Is position switch on Gordon Beckham’s short list?
BY DARYL VAN SCHOUWEN firstname.lastname@example.org June 24, 2013 9:17PM
Chicago White Sox v Houston Astros
METS AT SOX
The facts: 7:10 p.m., Ch. 26, 670-AM, 97.5-FM.
The starters: Zack Wheeler (1-0, 0.00 ERA) vs. Chris Sale (5-6, 2.69).
The REST OF THE SERIES
Wednesday: 7:10 p.m., CSN, 670-AM, 97.5-FM. Shaun Marcum (0-9, 5.76) vs. John Danks (1-4, 5.40).
Updated: June 24, 2013 9:25PM
Playing two games at shortstop for Class AAA Charlotte reminded Gordon Beckham how fun his old position is.
“Yeah, I had a blast, I really did,’’ Beckham said Sunday. “It kind of brought me back to when I was growing up.’’
Back to the good old days, before baseball was a job, when he was a college superstar who hit 53 career home runs at Georgia, a Golden Spikes Award finalist and a can’t-miss first-round draft pick.
Knowing that he’s the guy who will take Alexei Ramirez’s place when the White Sox shortstop finally takes his first break of the season, Beckham actually is growing impatient waiting for his shot.
“I keep bugging him about it because he’s going to need a day off at some point,’’ Beckham said.
And knowing that — bigger career changes have been made by Beckham himself — moving from second base back to shortstop full time isn’t out of the question with the Sox or perhaps another team. Beckham believes it’s possible.
“I’d welcome it,’’ he said.
The Sox have Ramirez, the 2010 Silver Slugger winner and high-end defensive talent who is signed through 2015 with a club option for an extra year, entrenched at shortstop. Despite being in the worst defensive slump of his six-year career — Ramirez committed his 12th error Sunday, one in a series of costly errors — Beckham said, “The guy we have over there has a lot of range and a great arm, and he should be playing there in this infield.’’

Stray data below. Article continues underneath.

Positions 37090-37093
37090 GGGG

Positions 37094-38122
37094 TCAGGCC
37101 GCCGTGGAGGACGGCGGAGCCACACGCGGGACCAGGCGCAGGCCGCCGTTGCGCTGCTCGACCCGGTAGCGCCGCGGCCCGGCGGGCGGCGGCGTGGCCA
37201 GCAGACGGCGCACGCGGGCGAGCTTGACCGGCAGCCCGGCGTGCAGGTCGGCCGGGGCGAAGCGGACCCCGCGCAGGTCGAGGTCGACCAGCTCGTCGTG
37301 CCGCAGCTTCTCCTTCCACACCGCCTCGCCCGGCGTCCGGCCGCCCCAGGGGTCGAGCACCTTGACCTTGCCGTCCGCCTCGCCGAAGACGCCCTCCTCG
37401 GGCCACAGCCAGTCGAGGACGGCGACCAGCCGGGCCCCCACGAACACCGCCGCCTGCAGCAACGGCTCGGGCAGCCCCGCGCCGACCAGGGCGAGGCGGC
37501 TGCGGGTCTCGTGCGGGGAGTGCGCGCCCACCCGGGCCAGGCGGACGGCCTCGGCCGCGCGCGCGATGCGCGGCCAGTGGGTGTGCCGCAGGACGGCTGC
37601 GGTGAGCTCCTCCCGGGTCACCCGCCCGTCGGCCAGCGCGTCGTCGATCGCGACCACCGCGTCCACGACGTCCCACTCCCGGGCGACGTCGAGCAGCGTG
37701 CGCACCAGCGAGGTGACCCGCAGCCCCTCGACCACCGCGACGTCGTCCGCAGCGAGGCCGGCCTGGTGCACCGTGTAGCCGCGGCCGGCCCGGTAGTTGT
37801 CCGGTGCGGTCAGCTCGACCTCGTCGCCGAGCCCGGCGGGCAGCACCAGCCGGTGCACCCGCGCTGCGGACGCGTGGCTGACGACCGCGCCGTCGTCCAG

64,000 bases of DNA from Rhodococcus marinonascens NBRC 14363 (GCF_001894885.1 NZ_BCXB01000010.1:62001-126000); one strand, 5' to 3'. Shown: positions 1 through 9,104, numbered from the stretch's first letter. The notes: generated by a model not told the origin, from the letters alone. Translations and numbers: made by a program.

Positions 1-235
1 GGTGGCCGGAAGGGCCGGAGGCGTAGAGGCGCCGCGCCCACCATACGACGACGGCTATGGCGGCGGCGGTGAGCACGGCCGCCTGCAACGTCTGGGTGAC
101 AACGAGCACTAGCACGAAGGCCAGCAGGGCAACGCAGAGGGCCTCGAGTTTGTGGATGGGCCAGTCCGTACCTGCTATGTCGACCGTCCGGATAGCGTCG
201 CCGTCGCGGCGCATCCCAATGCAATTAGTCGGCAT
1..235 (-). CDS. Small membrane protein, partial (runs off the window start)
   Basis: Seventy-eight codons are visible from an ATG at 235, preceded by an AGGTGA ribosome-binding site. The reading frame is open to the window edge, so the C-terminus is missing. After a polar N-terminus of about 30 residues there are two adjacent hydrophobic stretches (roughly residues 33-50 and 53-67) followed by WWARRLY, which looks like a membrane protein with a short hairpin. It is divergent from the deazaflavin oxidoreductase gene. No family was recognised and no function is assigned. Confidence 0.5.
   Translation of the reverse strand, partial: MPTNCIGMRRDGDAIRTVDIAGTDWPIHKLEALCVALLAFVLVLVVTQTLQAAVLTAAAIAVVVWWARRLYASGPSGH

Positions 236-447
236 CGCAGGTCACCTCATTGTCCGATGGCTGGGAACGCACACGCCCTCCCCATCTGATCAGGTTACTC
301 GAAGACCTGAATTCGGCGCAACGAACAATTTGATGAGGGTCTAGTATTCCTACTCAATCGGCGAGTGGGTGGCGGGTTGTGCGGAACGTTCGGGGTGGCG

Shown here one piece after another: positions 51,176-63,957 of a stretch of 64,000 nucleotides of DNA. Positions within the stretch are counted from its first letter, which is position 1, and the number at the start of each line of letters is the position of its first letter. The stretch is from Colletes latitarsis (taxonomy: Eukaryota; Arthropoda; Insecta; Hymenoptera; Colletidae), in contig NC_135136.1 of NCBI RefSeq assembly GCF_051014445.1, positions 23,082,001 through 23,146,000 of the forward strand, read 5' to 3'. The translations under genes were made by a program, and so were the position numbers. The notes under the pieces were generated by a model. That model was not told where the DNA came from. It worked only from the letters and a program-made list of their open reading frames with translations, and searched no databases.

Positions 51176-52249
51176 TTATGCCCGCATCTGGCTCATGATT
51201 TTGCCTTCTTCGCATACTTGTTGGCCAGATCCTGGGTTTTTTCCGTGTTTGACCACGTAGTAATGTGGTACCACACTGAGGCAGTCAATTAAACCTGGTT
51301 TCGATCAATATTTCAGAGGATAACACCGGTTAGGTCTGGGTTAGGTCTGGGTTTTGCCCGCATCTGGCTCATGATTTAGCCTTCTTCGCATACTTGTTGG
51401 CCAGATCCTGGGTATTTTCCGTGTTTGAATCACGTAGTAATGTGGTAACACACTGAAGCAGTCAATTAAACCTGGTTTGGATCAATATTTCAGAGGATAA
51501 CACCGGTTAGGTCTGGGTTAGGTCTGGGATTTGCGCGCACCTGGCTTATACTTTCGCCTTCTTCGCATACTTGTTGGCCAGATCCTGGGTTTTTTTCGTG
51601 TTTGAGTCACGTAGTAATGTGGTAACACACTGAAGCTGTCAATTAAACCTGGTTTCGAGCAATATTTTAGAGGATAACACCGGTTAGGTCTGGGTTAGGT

But what if Beckham shows he’s up to the task and a trade for Ramirez presents itself to general manager Rick Hahn that would bring valuable pieces in return?
The Sox’ top-rated infield prospect is Charlotte second baseman Carlos Sanchez (a line-drive hitter who is only batting .236). And Class A Kannapolis second baseman Micah Johnson is hitting .336 with some pop while leading the minor leagues with 55 stolen bases (while making 18 errors in the field). Or Hahn could acquire a second baseman in a trade.
Who knows? It’s always nice to have options.
Beckham, whom the Sox turned into a third baseman after he was drafted in 2008 and was switched to second base after his rookie year, said he’d take another switch in stride. Aside from adjusting to throwing over the top more and releasing quicker with less time from shortstop, he said a change wouldn’t take much.
“To get it over there I wouldn’t have to strain,’’ he said. “It would be another challenge, moving to another position, but I feel like I’m over that whole thing. I’ve played shortstop my whole life. It would be tougher but I feel like I could handle it and definitely play there. I don’t know if anyone would give me rave ratings on my arm or range but I would definitely be solid over there.’’
Any discussion of Beckham’s value, whether as a projected Sox fixture at second base, potential shortstop, versatile infielder or trade chip, must involve his offense. While falling short of meeting expectations he set with his rookie year, when he hit .270 with 14 homers and 63 RBI in 103 games, he looks as comfortable at the plate as ever, despite missing eight weeks and playing with the after-effects of a fractured hamate bone. Beckham is batting .307.
So that’s encouraging, although Beckham has had hopeful spurts before. Stay tuned watching him hit.
And getting that first shot at short. Beckham can’t wait.
“That position takes a different mind-set,’’ Beckham said. “You have to play that position with your hair on fire because there is just not much time to think. It brought back memories playing there my whole life. It was fun, it was really cool to see that part of the infield again.’’